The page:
Skip to main content

DO YOU SEE THESE STRANGE LINES ON YOUR NAILS? DON'T JOKE WITH IT, THIS IS WHAT IT SAYS OF YOUR HEALTH

As I’ve gotten older, those vertical ridges on my nails seem to be getting more and more prominent.


That’s when I decided to do some research to see if those ridges meant anything about my health, and if there was anything I could do to get rid of them.

What They Mean About Your Health
After a lot of research, I did find that there is a small, rare possibility that those ridges can mean an underlying medical condition or possibly even nail trauma.

But for most of us, it’s completely normal as we age to see them getting more noticeable, especially if you have dry skin or skin conditions such as eczema.

I’m 36, and they’ve only recently started bothering me, but I’m relieved to find that they are most likely harmless. I’m just getting old.

But Why Are They There?
They’re basically like wrinkles of the nails! As we age, the nail matrix gradually starts to lose it’s effectiveness in some areas, causing your nails to grow out uneven, resulting in what we see as lines or ridges that run from the cuticle all the way up to the tip of the nail.

However, there are some deficiencies that can also cause these ridges or make them worse:

If your body is low in protein, zinc, calcium or vitamin A, a deficiency can sometimes be revealed by those annoying vertical ridges in your nails. So eat more vegetables, milk and balanced diet. 

If you have deep ridges or any other health issues, it wouldn’t hurt to get a blood test to check for possible deficiencies.

Comments

  1. Great Article. Thank you for providing such a unique and valuable information to your readers. I really appreciate your work. stop nail biting

    ReplyDelete

Post a comment

Your suggestions and questions here:

Related Posts Plugin for WordPress, Blogger...

Popular posts from this blog

CAPACITY MEASURE LESSON PLAN AND LESSON NOTE FOR BOTH PRIMARY AND SECONDARY SCHOOLS

Subject: MATHEMATICS                        Topic: CAPACITY  MEASUREMENT                      Monday   Define capacity measure Convert units of capacity measures Resources  Inside out  Learn   mathematics Book 6, pages   47 containers, buckets, Gallon, bottles.     INTRODUCTION TO CAPACITY MEASURES  The quantity of liquid a container can hold is known as capacity of the container. For example the amount of water a keg or gallon can hold is the capacity of the keg.  CONVERSION OF UNITS OF CAPACITY There are various units for measuring the capacity or volume of liquid. The basic ones are the liters (l) and the Milliliter (ml).  Great capacities are measured in liters while small capacities are measure in cubic centimeter (cm³) or milliliters TABLE OF CAPACITY MEASURES 10 milliliters (ml) = 1 centiliter (cl)  10 cl = 1 deciliter (dl)  10 dl = 1 liter (l)  1000 ml = 1 liter 100 cl = 1 liter 1000 l = 1 kiloliter (kl)  STARTER Beg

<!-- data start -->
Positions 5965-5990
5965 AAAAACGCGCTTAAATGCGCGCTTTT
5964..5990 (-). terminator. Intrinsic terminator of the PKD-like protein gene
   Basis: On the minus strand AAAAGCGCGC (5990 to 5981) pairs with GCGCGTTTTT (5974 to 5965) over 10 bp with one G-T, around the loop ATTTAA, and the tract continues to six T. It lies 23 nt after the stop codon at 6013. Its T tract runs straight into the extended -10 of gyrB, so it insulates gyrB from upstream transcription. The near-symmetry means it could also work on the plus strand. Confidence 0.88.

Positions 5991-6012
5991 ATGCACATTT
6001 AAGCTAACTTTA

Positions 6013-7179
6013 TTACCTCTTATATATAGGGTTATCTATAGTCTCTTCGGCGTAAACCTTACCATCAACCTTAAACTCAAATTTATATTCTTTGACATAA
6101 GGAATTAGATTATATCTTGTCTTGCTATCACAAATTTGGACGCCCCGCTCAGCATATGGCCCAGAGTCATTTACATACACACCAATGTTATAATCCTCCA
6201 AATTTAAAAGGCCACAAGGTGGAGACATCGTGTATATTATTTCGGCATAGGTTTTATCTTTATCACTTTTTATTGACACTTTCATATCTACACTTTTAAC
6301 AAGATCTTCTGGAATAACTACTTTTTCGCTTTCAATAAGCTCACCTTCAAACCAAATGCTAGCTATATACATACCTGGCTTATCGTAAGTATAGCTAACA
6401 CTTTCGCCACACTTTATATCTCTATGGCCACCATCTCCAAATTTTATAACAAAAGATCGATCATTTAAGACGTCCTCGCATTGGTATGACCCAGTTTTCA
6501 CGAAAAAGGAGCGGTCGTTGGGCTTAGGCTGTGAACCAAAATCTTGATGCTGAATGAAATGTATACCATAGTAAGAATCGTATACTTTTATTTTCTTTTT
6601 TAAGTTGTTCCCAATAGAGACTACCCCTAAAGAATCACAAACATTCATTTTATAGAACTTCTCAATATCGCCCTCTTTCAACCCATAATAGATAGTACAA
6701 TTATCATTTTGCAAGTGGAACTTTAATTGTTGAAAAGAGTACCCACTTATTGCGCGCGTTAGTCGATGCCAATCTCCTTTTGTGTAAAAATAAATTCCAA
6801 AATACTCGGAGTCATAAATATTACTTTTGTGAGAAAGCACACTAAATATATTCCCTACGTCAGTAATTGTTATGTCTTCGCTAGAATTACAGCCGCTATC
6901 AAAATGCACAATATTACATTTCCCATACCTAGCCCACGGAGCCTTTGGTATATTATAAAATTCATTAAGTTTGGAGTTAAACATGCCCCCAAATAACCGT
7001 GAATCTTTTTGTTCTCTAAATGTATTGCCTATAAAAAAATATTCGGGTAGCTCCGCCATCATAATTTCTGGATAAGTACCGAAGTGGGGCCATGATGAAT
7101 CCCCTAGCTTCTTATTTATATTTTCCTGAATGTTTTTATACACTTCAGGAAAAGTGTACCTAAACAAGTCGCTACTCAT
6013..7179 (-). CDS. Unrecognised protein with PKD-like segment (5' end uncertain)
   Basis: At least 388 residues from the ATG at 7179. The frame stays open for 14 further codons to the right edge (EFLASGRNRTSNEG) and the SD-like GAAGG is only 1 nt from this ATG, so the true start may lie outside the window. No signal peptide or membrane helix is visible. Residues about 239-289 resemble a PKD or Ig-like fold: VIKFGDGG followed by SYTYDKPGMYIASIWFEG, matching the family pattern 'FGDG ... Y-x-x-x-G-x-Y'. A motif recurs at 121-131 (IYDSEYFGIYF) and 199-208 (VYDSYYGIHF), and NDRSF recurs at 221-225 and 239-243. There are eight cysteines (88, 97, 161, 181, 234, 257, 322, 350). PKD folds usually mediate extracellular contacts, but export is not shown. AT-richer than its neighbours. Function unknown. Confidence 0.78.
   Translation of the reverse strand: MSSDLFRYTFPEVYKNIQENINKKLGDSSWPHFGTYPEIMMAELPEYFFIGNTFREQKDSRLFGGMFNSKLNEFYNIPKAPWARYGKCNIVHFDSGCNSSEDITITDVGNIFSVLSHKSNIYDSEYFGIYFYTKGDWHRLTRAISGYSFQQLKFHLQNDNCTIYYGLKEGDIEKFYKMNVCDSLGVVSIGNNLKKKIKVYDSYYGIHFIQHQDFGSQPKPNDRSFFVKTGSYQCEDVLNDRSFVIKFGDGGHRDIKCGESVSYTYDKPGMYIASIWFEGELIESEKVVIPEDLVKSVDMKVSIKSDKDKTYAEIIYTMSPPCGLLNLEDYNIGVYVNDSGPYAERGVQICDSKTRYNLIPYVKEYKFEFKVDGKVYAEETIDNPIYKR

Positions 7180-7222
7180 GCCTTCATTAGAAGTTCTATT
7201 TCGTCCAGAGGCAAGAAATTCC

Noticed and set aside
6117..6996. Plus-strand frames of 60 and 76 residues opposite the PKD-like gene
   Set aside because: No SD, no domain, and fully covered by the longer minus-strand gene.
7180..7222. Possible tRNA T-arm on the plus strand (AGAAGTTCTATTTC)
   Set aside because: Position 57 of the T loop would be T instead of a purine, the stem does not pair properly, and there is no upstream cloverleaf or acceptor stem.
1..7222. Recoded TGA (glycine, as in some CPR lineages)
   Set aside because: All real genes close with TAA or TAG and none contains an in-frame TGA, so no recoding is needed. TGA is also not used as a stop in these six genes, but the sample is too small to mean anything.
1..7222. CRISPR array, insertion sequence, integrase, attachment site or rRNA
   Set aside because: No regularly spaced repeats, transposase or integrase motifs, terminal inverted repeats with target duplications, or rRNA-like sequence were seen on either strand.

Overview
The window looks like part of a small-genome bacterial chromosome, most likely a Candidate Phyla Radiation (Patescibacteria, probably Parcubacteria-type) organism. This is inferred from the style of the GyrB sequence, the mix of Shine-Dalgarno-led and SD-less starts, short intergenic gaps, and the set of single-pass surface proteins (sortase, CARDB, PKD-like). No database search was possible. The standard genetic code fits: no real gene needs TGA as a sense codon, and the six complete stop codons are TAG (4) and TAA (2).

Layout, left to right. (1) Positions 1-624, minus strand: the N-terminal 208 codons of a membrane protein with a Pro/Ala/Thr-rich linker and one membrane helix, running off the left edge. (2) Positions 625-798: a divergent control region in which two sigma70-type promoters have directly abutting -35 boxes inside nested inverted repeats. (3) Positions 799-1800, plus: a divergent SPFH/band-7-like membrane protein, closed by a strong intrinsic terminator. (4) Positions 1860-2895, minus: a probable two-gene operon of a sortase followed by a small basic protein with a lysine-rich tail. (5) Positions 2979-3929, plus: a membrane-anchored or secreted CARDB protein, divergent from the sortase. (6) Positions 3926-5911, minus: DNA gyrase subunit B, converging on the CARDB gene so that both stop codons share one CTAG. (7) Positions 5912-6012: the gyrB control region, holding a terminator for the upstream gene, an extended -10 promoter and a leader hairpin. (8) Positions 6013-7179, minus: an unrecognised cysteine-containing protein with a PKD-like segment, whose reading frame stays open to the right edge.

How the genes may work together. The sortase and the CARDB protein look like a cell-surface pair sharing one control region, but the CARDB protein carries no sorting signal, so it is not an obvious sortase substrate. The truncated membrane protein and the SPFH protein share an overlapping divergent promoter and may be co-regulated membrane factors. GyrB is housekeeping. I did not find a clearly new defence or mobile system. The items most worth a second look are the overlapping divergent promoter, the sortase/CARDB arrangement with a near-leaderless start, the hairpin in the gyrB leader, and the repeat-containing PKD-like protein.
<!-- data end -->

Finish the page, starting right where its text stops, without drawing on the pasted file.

15 CULTIST SLANG YOU SHOULD BE AWARE OF IN OTHER TO SAVE YOUR LIFE

These days cultism is gradually becoming a normal thing in the society. And sometimes its is difficult to tell if someone is a cultist or not. And most cultist will trade off their bad character and act like a very normal person. Well with the slangs below, you'll be able to tell if your son, daughter, friend or the people around you are cultist and if your life is in danger. The first slang on the list is: 1. Jew or 48 This means that someone is not a member of any confraternity. This is use to describe someone that's not a cultist. Example: My roommate is a Jew Or my roommate na 48. 2. In Jew This means that a person or someone is a member of another confraternity. 3. Bella Bella can mean many things to the ladies but most especially in campus, when they say a girl is a Bella it means she's a female member of a specific cult. (Name of cult withheld for personal reasons) 4. Sticker You should be very attentive because most cultist use words that you'll think doesn'

AREA AND PERIMETER OF PLANE SHAPES LESSON NOTE AND LESSON PLAN FOR PRIMARY, SECONDARY AND HIGH INSTITUTIONS

W.A.L.A: AREA AND PERIMETER OF PLANE SHAPES  Monday    Area  of rectangles and squares Resources  Content  The area of any given shape is the measure of the extent of a surface. Area is measured in square units. The perimeter of any given shape is the sum of the distance of all the lengths of the sides of that shape. Examples:  Find the area of a rectangle whose length is 6cm and width 4cm. A rectangle is 10m long and 7m wide. What is the area? Solution  Area = L X B         = 6cm X 4cm          = 24 cm² Area = L X B          = 10 m X 7 m          = 70 m² Area of Square  Area of square = L²  or S². where L= length and S = sides Examples: Calculate the area of these squares with the following sides.  7 cm   9 m Solution  Area = L²           = 7cm X 7cm           = 49cm² Area = S²              = 9m  X 9m                      = 81m² Pupils should be Able to ; Find the area rectangles and squares